However, Malaysia needs to be selective and can do so by rejecting any company with any dated technology
by RAHIMI YUNUS/ pic by MUHD AMIN NAHARUL
MALAYSIA is well-positioned to attract multinational corporations (MNCs) to set up factories here amid an exodus of companies from China seen since the trade war and Covid-19 global supply effects.
Malaysian Investment Development Authority (Mida) CEO Datuk Azman Mahmud (picture) said the country has developed strong fundamentals including infrastructures, supply chain networks, connectivity and talents that make the country an attractive investment location in this region.
Azman said some companies have expressed their intention to relocate out of China although they may not be in a rush to do soon the back of a recession.
“We knew quite a number that have expressed their intention to shift from China and we have engaged them. The only thing is timing,” Azman told The Malaysian Reserve (TMR).
He said any investment decision by these companies would hinge on the dynamic around the world while different markets are at a different stage of the Covid-19 situation.
As such, Azman said Malaysia is ready to welcome these MNCs when they are ready.
“Everybody is very cautious and the lower economies are heading for a recession. We are ready to facilitate when anyone is ready.
“We do not want to give an outlook that is too optimistic. Every country wants to restart their economy and it will take some time for companies with a lot of resources to start investing again,” Azman said.
Manufacturing companies, particularly US corporations, are leaving China since the trade war between the two largest economies due to heightened tariff barriers.
However, the Covid-19 pandemic has triggered one new paradigm among global producers which is the need to reduce reliance on China’s supply chain to avoid systemic disruptions.
In Kearney’s seventh annual Reshoring Index report last month, consultants said there was a dramatic reversal of a five-year trend as US domestic manufacturing in 2019 commanded a significantly greater share versus the 14 Asian low-cost countries (LCCs) tracked in the study, with manufacturing imports from China registering a particularly sharp decline.
The Kearney China diversification index (CDI), which tracks the shift in US manufacturing imports away from China to other Asian LCCs, most notably Vietnam, showed that while China maintained its position as the primary producer of manufactured goods, it has lost share within the CDI for the sixth year in a row.
“Three decades ago, many US producers began manufacturing and sourcing in China for one reason, cost. The US-China trade war brought a second dimension more fully into the equation — risk — as tariffs and the threat of disrupted China imports prompted companies to weigh surety of supply more fully alongside costs.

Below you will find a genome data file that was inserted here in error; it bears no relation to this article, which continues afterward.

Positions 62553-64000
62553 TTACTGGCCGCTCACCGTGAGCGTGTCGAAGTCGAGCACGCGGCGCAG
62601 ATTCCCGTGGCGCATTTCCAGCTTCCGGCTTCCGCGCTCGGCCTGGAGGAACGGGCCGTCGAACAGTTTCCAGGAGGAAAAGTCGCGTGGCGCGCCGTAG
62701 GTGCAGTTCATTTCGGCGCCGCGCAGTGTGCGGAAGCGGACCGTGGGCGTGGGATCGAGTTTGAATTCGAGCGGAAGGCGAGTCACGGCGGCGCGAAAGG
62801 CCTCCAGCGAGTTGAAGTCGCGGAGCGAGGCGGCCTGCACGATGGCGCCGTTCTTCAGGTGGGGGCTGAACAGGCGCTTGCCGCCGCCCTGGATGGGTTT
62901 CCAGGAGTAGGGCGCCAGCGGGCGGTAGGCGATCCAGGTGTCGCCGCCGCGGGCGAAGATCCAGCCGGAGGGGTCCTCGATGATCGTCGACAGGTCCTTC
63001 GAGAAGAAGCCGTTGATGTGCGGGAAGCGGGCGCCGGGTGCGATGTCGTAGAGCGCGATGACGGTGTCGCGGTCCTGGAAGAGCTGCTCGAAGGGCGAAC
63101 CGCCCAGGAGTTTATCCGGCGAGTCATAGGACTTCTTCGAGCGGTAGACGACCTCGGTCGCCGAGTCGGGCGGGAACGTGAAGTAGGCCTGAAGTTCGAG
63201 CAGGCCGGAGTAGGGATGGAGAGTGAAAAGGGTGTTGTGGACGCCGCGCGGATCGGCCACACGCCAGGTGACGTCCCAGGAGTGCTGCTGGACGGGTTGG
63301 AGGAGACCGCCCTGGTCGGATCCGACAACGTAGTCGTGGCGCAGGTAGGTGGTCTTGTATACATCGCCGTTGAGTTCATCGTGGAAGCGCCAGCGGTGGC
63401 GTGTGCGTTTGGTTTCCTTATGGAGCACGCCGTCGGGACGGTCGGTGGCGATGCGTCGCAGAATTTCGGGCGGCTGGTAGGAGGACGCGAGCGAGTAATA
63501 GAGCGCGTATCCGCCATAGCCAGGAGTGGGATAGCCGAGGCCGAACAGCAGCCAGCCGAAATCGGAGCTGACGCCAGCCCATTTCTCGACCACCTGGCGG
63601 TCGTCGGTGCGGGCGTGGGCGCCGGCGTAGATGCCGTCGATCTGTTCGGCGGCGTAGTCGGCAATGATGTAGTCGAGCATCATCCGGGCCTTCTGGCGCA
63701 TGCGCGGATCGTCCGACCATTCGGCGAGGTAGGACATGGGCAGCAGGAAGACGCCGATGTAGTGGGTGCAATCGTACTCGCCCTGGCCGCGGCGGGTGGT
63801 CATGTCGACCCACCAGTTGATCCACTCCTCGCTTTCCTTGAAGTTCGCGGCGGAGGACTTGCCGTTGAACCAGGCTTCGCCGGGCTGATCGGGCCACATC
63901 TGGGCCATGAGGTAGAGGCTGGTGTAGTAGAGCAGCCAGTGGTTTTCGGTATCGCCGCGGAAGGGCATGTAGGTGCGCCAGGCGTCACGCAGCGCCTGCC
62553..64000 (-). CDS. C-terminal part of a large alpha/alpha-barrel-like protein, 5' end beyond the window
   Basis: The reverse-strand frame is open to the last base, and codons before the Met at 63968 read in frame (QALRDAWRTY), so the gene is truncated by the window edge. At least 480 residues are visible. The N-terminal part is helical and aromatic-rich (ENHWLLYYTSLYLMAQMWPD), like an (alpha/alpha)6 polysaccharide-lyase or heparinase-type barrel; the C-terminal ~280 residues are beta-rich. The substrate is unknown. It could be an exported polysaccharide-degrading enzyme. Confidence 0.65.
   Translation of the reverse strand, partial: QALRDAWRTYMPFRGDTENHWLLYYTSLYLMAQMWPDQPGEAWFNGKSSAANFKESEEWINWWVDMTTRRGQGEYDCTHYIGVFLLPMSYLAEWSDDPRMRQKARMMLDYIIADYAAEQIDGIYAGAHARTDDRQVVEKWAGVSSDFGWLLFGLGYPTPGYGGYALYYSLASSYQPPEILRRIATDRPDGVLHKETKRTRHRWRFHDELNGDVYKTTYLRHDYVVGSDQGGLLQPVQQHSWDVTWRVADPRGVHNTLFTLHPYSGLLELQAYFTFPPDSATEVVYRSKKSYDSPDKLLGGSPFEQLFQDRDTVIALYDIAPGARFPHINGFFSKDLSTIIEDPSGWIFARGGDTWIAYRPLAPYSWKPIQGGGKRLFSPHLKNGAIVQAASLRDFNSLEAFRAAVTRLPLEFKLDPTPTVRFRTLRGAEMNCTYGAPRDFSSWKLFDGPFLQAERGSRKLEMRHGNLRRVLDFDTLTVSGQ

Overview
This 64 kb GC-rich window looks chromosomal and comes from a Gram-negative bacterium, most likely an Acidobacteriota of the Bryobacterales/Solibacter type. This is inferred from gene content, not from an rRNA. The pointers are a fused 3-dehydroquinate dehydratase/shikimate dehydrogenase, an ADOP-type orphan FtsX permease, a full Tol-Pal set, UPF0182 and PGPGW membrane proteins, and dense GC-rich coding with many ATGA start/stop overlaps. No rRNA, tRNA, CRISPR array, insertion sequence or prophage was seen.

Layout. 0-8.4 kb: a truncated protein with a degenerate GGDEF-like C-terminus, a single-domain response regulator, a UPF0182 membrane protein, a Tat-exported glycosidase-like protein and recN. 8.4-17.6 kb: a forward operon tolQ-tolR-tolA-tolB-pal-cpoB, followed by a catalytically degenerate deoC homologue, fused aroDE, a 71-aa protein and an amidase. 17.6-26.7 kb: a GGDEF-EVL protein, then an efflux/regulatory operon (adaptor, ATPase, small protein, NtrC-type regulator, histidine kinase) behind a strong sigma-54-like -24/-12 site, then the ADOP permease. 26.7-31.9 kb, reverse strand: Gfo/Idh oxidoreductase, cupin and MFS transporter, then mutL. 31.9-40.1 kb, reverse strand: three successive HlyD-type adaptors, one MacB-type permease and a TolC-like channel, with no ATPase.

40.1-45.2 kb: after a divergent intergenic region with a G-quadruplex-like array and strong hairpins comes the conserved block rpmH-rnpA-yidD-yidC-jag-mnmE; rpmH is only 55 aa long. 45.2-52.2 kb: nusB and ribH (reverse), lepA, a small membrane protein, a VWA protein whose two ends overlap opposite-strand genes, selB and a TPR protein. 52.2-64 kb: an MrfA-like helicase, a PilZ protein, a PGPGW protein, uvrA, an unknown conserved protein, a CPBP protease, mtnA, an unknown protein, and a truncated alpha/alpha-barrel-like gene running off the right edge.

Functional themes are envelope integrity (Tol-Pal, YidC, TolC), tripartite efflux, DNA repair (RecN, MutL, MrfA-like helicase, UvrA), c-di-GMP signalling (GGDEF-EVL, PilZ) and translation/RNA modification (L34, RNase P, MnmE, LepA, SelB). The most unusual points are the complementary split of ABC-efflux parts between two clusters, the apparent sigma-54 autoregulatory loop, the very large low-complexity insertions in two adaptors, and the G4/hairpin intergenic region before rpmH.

“Now, Covid-19 brings the third dimension more fully into the mix, and arguably to the fore — resilience,” the report said.
Besides the US, Japan has doubled down its efforts to promote its manufacturers to exit China.
Tokyo embarked on a ¥243.5 billion (RM9.74 billion) economic support package including ¥220 billion for companies shifting production back to Japan and ¥23.5 billion for those seeking to move production to other countries, according to details posted online.
Crewstone International Sdn Bhd chairman Datuk Wira Jalilah Baba said Malaysia can attract foreign investors to establish their Asean regional headquarter here with various forms of tax incentives. This, she said, has been an ongoing effort by Malaysia.
Jalilah said corporations with large exposure in China’s market and its networks would likely maintain their manufacturing operations there to save costs.
“If their products and services being offered to China’s market, which is huge, are going strong, there is no reason to move from there. China has some rules and regulations of import and by producing there, companies get easy access to the market,” Jalilah told TMR.
As it is, she said there could be a political factor in play that caused companies to move their production away from China.
Jalilah said manufacturers may still want to have an operation in China or elsewhere, but they could create a regional base in Malaysia and that is where the opportunity lies.
She said Malaysia can attract companies that make state-of-the-art technology, high-value parts and components that are needed by industries in Malaysia.
CIMB Asean Research Institute chairman Tan Sri Dr Mohd Munir Abdul Majid said “nearshoring is the new normal” and it depends where those companies want to set up shop.
“Malaysia has to be selective. We do not want any company with any dated technology which is going to be mobile as well,” Munir told TMR.